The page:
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Devadasis of Tamil Nadu

Devadasis of Tamil Nadu

• It is believed that it was Urvashi, one of the Apsaras in Indra’s court who taught dance to the devadasis. Devadasis meaning Deva (deity) and Dasis (devotee) were the temple dancers of South India.

• The devadasi system was such that girls at a very young age were dedicated to the temple and were often considered to be married to the deity. This was commemorated by a ceremony called pottukattal, where girls were made to wear a bottu (golden chain) around their neck, symbolic of their marriage with the deity. There are references of devadasis often being called nritya sumangali (eternally married and free from widowhood).

• Once a girl became a devadasi, she started training in the dance form called Sadir Attam also known as Dasi Attam under the guidance of dance teachers called Nattuvanar or Koothiliar. The Nattuavanar played the role of a Guru and made sure that the art form was passed down from generation to generation. After years of training, on the occasion of their Arangetral (first dance performance), the devadasis earned the title of thalaikole.

• Patronised by the Kings and other influential classes of society, the devadasis performed in the dance halls (natyamandapas) within the temple complexes. They were also involved in other activities associated with the temple and their dance was considered a vital part of ritual worship.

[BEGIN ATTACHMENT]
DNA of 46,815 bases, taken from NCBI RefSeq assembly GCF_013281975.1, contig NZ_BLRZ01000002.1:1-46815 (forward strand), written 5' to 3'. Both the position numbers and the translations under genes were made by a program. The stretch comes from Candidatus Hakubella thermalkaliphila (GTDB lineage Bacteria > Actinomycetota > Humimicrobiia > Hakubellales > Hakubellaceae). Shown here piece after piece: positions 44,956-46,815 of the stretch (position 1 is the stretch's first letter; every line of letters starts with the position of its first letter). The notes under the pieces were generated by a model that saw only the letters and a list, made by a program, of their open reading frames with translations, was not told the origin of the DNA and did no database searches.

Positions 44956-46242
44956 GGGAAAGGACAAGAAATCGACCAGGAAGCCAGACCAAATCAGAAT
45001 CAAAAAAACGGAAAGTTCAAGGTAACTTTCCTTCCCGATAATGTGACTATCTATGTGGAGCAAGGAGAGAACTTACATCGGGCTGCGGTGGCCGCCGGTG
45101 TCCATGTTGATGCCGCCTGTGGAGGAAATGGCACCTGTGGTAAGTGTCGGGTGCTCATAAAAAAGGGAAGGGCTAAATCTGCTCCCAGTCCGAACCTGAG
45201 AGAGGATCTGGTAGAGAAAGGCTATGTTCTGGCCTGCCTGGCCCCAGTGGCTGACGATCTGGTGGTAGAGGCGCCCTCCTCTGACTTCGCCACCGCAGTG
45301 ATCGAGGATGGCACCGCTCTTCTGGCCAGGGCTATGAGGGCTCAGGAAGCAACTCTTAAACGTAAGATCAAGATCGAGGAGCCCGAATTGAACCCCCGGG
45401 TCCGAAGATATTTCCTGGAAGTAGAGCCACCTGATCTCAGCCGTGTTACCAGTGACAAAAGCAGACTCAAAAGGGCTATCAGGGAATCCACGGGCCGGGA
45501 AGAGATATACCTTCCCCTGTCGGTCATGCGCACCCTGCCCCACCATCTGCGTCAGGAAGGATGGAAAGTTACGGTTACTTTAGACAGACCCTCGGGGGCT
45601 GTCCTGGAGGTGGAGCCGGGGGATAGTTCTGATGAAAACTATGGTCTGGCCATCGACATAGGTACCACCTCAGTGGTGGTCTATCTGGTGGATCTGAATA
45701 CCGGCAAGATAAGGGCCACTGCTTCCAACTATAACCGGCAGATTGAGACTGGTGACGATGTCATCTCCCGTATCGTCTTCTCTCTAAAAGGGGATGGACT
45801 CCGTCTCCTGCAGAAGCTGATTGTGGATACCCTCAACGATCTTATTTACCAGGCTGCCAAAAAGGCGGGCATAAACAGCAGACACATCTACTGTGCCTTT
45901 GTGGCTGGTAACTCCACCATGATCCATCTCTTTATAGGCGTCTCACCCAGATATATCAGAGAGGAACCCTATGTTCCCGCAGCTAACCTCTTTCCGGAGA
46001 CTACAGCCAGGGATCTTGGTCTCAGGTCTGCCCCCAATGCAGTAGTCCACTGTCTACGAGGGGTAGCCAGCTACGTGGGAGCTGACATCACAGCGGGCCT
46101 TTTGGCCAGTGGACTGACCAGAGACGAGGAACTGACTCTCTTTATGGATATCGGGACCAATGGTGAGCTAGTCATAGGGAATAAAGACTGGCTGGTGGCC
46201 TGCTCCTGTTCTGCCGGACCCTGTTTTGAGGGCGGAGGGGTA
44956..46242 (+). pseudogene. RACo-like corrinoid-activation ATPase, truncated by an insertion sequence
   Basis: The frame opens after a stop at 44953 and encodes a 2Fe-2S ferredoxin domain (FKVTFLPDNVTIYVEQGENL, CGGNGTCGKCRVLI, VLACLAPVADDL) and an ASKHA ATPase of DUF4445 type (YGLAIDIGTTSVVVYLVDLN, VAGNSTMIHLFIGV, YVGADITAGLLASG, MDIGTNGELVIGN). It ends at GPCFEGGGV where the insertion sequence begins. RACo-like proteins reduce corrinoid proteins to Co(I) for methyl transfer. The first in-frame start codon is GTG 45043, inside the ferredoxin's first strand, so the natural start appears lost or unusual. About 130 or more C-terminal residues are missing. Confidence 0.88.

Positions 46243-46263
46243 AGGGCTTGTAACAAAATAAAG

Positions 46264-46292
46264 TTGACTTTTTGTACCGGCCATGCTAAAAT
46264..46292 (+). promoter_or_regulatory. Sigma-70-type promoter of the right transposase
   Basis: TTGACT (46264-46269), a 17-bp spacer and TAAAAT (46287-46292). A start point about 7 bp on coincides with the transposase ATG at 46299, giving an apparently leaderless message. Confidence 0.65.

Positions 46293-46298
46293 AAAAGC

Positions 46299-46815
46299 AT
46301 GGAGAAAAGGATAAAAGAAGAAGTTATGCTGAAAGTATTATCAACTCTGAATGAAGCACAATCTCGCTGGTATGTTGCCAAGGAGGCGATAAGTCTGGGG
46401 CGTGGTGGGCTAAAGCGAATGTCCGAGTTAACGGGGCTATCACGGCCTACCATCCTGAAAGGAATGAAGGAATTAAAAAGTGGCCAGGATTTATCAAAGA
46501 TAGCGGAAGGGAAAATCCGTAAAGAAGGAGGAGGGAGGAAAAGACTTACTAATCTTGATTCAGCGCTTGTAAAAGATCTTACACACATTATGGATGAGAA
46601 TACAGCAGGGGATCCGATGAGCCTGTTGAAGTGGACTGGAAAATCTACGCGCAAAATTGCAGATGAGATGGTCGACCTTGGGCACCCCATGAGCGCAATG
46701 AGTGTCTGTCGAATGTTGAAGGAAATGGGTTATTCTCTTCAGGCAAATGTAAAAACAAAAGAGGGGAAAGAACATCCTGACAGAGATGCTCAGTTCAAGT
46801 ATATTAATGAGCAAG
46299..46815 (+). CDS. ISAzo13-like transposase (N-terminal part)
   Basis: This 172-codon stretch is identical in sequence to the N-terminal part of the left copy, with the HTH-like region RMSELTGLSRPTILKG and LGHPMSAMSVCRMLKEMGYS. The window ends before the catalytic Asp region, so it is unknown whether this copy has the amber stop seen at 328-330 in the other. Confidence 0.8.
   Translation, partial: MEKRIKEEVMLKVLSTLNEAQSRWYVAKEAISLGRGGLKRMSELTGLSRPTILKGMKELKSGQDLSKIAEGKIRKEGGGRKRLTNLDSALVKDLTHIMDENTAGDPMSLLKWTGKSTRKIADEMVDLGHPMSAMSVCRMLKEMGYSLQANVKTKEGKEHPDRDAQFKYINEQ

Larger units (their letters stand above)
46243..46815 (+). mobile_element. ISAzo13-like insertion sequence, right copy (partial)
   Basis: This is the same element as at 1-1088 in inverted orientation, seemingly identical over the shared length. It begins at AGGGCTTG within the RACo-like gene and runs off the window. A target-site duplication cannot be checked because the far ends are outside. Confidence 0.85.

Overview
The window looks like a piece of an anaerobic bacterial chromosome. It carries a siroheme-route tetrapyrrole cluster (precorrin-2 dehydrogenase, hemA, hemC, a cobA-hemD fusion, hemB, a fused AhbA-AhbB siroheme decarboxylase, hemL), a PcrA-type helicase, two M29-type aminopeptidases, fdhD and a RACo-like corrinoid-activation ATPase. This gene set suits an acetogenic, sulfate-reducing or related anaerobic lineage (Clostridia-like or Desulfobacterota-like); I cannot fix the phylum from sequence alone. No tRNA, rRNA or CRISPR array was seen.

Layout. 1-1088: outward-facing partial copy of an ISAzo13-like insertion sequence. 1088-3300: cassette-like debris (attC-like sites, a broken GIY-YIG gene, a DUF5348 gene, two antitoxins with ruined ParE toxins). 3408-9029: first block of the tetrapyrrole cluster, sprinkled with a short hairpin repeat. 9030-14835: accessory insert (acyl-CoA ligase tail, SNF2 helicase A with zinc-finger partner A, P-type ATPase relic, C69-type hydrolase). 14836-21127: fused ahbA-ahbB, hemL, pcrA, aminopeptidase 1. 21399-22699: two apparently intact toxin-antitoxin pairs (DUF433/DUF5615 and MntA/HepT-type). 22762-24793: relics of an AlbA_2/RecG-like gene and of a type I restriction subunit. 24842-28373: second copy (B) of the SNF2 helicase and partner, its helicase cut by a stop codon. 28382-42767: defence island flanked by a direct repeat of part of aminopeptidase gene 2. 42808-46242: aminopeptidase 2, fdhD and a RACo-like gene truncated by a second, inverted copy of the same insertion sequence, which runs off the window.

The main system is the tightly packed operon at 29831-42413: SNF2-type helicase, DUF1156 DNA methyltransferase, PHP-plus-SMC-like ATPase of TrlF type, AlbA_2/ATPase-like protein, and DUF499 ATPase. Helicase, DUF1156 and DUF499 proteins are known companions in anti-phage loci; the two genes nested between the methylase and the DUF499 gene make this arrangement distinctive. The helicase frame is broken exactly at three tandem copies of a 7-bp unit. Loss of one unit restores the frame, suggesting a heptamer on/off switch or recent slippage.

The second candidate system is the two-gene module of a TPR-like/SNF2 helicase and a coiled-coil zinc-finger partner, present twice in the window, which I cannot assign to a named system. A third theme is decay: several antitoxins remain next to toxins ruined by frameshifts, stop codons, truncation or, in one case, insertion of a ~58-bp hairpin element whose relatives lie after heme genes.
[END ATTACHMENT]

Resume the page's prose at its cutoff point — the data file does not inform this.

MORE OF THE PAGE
• Different names were given to the dasis depending on which occasion they performed on, such as the Alankara Dasis who performed at weddings and other ceremonies and Rajadasis who danced at royal functions. It is said that the great Chola King, Raja Raja Deva I, patronised almost Four hundred Devadasis who performed ritual dances and ceremonies at the Brihadeswara Temple in Tanjore.

• The devadasis occupied a respectable position in society until the advent of the British in India. The British looked down upon the Indian concepts of dance and believed them to be inferior to the western ideologies. Soon, the devadasis were pushed down in the social strata and were looked at as mere dasis (slaves) and prostitutes.

• The ruling class ceased patronising the art form and the artistes and soon the devadasi system drastically declined. It is said that as a result of this, the devadasis, in order to

survive were forced to take up prostitution. The situation worsened till a time came when even the term devadasi was considered offensive and demeaning.

• Adding to this, a bill was passed in the year 1947 that abolished the devadasi system, as a result of which the devadasi community was completely wiped out of the society. Even today, there are no traces of these families who had been dancing for decades.

• Meanwhile, there were tremendous efforts made by personalities in reviving the art form. One such prominent personality involved was E Krishna Iyer, a lawyer and a freedom fighter who himself learnt and performed this art form.

• T. Balasaraswati, was among the last few devadasis who continued to perform. She is credited for having preserved this traditional art form.

• Another prominent figure is Rukmini Devi, who changed the views of people with her debut performance in 1935. She also founded the Kalakshetra Institute in Chennai that promoted performing art forms.

• Bharatanatyam traces its lineage to the ancient dance of Sadir Attam. The transition from Sadir to Bharatanatyam is unknown but it is a classical dance form that was once on the verge of dying and has managed to survive over the years.